WITTENBERG, Germany – Five hundred years ago this month, Martin Luther, a German monk and university professor, turned the world upside down as he began to proclaim a gospel of “costly grace.”
On Oct. 31, 1517, Luther posted 95 theses for public debate on the Castle Church door in the small university town of Wittenberg, Germany. In his pungent theses, he criticized abuses of church power – especially the pope’s attempt to raise funds for renovating St. Peter’s Basilica in Rome by guaranteeing pardon for sin to all who would simply donate to the building project.
“As soon as the coin in the coffer rings, the soul from purgatory springs,” said John Tetzel, a famed seller of these papal indulgences. According to Luther, this sale of salvation was, on the one hand, too costly. But, on the other hand, it was far too cheap.
In the first place, Luther worried that the pope’s sale of indulgences would cost the poor people of Germany their livelihoods – and all for a building project that would bring no benefit to them. Careful not to accuse the pope of wrongdoing, Luther wrote that if the pope only knew what was happening in Germany, he would rather burn St. Peter’s Basilica than build it up “with the skin, flesh and bones” of his spiritual flock. If the pope can empty purgatory for filthy lucre, Luther asked, why wouldn’t he do so simply out of Christian charity?
In the second place, Luther decried the indulgence salesmen’s cheapening of God’s grace, which distorted and watered down the message of salvation merely to collect cash. Instead, he insisted that the Christian life should be filled with repentance and that the “true treasure of the church is the most holy gospel of the glory and grace of God.”
“Christians,” he wrote in his final two theses, “should be exhorted to be diligent in following Christ, their head, through penalties, death and hell; and thus be confident of entering into heaving through many tribulations rather than through the false security of peace.”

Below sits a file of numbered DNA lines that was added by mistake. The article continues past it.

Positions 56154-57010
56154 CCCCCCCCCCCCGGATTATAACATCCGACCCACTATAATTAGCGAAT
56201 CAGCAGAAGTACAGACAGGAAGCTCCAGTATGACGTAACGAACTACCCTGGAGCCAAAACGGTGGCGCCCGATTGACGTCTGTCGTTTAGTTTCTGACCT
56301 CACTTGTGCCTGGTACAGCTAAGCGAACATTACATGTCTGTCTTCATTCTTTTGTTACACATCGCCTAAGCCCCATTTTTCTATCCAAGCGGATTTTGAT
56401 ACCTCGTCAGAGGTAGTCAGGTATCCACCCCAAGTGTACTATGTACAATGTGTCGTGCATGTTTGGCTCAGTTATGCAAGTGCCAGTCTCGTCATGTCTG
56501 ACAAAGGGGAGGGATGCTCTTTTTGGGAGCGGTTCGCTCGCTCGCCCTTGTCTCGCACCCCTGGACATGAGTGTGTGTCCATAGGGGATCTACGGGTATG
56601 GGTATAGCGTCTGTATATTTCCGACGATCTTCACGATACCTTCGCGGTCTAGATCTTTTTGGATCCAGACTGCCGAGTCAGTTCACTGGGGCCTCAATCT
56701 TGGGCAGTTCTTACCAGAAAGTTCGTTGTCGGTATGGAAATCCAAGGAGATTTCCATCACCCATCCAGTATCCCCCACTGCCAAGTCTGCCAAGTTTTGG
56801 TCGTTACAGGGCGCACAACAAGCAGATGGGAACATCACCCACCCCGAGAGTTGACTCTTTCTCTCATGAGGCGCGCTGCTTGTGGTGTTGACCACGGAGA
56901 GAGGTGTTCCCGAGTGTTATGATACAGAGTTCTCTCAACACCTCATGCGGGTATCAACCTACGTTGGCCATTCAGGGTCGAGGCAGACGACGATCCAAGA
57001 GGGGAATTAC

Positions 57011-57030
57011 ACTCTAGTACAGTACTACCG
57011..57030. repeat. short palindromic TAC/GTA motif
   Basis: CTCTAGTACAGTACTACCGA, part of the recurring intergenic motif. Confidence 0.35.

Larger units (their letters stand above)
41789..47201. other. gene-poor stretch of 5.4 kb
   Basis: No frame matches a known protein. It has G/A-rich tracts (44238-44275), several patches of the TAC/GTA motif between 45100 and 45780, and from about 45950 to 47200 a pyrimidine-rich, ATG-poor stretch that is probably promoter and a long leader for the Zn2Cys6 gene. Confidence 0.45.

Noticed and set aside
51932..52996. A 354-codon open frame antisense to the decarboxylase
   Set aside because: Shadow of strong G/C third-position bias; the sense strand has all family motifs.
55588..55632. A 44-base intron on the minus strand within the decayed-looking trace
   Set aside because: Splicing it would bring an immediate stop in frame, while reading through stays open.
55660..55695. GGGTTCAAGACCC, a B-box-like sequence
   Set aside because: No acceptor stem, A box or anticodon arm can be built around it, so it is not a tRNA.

This gospel of “costly grace” undergirds the whole of Luther’s theology.
In 1937, the German Lutheran Dietrich Bonhoeffer – who would later be hanged by the Nazis because of his involvement in an attempt to assassinate Hitler – described Luther’s doctrine of “costly grace” – contrasted with “cheap grace” – in an unforgettable manner. He writes:
“Cheap grace means grace sold on the market like cheapjacks’ wares. The sacraments, the forgiveness of sin, and the consolations of religion are thrown away at cut prices. Grace is represented as the Church’s inexhaustible treasury, from which she showers blessings with generous hands, without asking questions or fixing limits. Grace without price; grace without cost! The essence of grace, we suppose, is that the account has been paid in advance; and, because it has been paid, everything can be had for nothing. Since the cost was infinite, the possibilities of using and spending it are infinite. What would grace be if it were not cheap?…
“Cheap grace is the preaching of forgiveness without requiring repentance, baptism without church discipline, Communion without confession, absolution without personal confession. Cheap grace is grace without discipleship, grace without the cross, grace without Jesus Christ, living and incarnate.
“Costly grace is the treasure hidden in the field; for the sake of it a man will go and sell all that he has. It is the pearl of great price to buy which the merchant will sell all his goods. It is the kingly rule of Christ, for whose sake a man will pluck out the eye which causes him to stumble; it is the call of Jesus Christ at which the disciple leaves his nets and follows him.
“Costly grace is the gospel which must be sought again and again, the gift which must be asked for, the door at which a man must knock.
“Such grace is costly because it calls us to follow, and it is grace because it calls us to follow Jesus Christ. It is costly because it costs a man his life, and it is grace because it gives a man the only true life. It is costly because it condemns sin, and grace because it justifies the sinner. Above all, it is costly because it cost God the life of his Son: “ye were bought at a price,” and what has cost God much cannot be cheap for us. Above all, it is grace because God did not reckon his Son too dear a price to pay for our life, but delivered him up for us. Costly grace is the Incarnation of God.”
Marking the 500th anniversary of the Protestant Reformation, this issue of The Pathway celebrates Luther’s proclamation of this priceless, yet costly, grace.